Helping Advisors Cope with Tax Changes on the Horizon
Since President Obama released his controversial budget, advisors all over the country have been overwhelmed with calls about the proposed changes to upper-income taxes, charitable deductions, and estate taxes.
While it is not yet clear if Congress will vote these proposals into law, current economic challenges along with unprecedented government spending will undoubtedly feed an insatiable governmental appetite for more revenue. So we can be sure that big tax changes are on the horizon.
Let’s take a look at the three primary areas of proposed changes, as well as a fourth proposal regarding private foundations, and what it all means for you and your clients:
1) Tax Increases
The proposal includes a tax hike, increasing the highest marginal tax rate from 35% in 2010 to rates as high as 39.6% in 2011. Increased taxes on capital gain income could grow from 15% to 39.6% as well.
Gifts of appreciated assets prior to the sale would become even more attractive, allowing your clients to avoid more capital gains tax. Charitable remainder trusts and charitable gift annuities would become more prevalent as these vehicles are used to avoid capital gains tax upon the sale of an appreciated asset, while providing a continuing income stream to the giver.
2) Lower Limits on Charitable Deductions
It’s proposed that the benefit for taxpayers who make $250,000 or more be limited to 28%, beginning in 2011. So if one of your wealthy clients gets an extra $100 of income and donates it to charity in 2011, the extra $100 would be subject to a nearly 40% federal tax rate. But their charitable gift would only produce a $28 deduction. So they must spend nearly $12 in taxes to make the gift. Therefore, the “cost” of giving would go up.
There is strong bipartisan opposition to this proposal, and many observers do not believe it will pass. The bottom-line is you should look for opportunities to help your clients give income-producing assets so that income is removed from their individual tax returns and passed directly to charity.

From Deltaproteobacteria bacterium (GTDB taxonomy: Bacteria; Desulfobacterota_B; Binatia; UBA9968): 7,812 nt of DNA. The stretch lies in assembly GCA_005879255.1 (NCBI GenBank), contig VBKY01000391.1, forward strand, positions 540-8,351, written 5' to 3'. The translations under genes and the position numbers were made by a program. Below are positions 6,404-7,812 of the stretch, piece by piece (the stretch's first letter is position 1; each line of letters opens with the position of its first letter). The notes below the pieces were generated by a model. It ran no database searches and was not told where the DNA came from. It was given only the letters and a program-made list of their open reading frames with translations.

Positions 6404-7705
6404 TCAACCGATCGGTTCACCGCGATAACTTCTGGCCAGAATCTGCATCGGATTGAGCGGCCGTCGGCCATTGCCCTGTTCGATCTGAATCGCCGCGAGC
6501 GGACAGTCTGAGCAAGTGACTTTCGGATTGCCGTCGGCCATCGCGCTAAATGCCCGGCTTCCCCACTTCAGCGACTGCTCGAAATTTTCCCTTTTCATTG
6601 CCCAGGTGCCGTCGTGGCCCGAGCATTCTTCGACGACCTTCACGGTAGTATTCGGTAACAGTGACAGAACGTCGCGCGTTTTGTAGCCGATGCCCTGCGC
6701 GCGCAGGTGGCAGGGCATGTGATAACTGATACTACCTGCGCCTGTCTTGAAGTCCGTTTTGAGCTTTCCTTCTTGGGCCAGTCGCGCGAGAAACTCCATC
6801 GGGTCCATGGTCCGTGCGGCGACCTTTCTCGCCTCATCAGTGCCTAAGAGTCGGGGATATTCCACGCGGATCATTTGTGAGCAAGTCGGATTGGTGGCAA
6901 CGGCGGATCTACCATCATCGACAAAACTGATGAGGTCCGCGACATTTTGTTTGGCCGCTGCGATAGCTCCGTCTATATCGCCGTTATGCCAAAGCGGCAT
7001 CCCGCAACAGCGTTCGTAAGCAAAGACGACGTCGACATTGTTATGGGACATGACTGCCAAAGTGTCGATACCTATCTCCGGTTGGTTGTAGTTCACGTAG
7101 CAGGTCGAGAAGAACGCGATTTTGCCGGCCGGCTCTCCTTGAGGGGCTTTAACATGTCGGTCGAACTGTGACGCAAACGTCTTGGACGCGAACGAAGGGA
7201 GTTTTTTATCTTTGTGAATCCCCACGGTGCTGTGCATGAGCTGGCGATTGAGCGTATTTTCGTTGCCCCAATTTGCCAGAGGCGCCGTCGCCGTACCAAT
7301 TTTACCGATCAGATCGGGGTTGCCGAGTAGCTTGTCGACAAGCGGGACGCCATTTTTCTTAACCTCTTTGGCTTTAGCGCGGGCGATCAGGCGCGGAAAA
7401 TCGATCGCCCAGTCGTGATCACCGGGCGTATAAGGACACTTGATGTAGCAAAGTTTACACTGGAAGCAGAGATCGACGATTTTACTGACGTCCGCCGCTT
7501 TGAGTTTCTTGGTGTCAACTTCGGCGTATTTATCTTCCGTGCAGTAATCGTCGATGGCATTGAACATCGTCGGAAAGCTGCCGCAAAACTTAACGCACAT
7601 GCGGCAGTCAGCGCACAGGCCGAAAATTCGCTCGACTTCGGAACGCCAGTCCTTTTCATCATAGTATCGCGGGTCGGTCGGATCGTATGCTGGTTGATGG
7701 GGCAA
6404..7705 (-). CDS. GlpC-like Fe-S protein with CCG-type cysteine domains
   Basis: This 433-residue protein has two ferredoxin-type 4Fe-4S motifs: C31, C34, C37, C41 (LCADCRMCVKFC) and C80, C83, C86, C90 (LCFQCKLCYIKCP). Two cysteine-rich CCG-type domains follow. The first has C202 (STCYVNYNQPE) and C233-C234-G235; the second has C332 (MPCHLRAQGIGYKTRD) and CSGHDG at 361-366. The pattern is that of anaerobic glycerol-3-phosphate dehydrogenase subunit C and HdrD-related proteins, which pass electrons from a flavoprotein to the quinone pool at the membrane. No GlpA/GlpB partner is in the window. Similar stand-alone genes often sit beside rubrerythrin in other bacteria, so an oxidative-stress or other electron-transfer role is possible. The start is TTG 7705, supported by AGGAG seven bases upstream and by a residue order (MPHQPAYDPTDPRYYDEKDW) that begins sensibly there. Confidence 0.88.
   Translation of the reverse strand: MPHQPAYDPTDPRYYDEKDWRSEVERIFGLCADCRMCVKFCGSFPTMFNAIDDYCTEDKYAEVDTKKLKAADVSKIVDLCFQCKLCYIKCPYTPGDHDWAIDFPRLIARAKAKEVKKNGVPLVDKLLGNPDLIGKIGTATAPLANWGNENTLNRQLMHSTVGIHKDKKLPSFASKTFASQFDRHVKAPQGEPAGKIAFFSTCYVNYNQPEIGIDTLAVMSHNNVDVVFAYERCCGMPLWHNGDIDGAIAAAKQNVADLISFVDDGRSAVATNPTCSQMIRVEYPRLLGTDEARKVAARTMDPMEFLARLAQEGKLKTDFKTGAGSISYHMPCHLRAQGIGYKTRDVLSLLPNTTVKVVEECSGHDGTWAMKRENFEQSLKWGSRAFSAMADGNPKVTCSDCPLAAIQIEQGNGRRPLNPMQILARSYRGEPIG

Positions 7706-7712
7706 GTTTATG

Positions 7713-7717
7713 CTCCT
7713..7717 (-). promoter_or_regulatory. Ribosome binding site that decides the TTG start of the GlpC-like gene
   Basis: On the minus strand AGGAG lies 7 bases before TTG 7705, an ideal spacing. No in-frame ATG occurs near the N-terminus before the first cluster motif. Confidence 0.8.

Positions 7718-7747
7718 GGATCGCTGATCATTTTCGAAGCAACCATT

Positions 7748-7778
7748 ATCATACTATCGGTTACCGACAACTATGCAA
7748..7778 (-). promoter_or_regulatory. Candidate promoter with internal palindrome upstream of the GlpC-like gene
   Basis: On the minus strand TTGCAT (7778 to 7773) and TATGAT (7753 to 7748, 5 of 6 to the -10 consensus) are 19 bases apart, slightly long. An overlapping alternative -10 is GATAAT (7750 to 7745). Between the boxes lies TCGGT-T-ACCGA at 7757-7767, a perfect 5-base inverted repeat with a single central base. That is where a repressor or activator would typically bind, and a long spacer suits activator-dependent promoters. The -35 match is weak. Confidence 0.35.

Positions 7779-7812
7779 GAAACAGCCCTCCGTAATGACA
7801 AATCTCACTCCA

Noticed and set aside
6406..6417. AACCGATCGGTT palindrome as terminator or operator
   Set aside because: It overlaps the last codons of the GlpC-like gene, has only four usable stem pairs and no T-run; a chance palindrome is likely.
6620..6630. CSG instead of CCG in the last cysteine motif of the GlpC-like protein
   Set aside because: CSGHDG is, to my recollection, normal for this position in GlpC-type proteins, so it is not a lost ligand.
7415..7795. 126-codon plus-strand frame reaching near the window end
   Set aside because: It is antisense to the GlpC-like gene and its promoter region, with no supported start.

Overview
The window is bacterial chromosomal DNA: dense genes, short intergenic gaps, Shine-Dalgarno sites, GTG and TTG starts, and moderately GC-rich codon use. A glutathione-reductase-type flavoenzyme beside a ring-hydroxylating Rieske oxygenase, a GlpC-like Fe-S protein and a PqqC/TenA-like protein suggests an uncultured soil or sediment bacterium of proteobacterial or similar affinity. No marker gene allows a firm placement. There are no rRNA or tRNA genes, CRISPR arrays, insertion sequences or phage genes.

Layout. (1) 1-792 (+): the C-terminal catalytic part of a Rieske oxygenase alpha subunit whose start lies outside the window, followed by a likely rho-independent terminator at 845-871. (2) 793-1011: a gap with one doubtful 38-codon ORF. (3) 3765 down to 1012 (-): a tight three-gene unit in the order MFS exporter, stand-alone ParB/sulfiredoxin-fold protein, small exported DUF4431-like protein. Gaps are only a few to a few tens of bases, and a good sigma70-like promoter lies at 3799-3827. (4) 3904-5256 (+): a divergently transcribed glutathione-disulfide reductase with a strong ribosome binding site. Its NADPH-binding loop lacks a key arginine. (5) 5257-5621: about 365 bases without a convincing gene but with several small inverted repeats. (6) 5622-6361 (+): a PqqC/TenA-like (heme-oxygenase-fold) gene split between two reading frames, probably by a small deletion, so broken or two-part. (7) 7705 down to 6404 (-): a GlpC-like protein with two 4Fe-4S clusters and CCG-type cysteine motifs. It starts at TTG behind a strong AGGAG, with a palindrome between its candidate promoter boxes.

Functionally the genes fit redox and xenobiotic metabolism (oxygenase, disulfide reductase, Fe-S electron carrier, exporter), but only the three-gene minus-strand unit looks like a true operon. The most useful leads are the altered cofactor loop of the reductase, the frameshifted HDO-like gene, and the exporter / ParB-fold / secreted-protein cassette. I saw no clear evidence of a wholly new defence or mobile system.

3) The Estate Tax Freeze
In 2009, President Obama hopes to pass legislation that would freeze the estate tax exemption at its current level of $3.5 million and at its current rate of 45%, with no repeal of the estate tax which was scheduled to go away in 2010. Wiser estate planning with options for transferring wealth while still living will be essential for those with estate values beyond this exemption.
Efforts are underway by several groups to impose radical restrictions that could have a major impact on your clients who operate private foundations. The Greenlining Institute is lobbying for proposals that would require private foundations to make mandatory grants to certain “disadvantaged” groups, and require diversity in the sexual orientation of the foundation’s management and grant recipients.
The Alliance for Charitable Reform was established in 2005 to provide an emergency response to the greenlining effort (visit www.acreform.com to learn more). But overall, the result is that many private foundations are terminating in light of this new threat to philanthropic freedom.
So the real question is, what should you do? To help you plan in this challenging environment, read our post “Planning Checklist for Challenging Times“.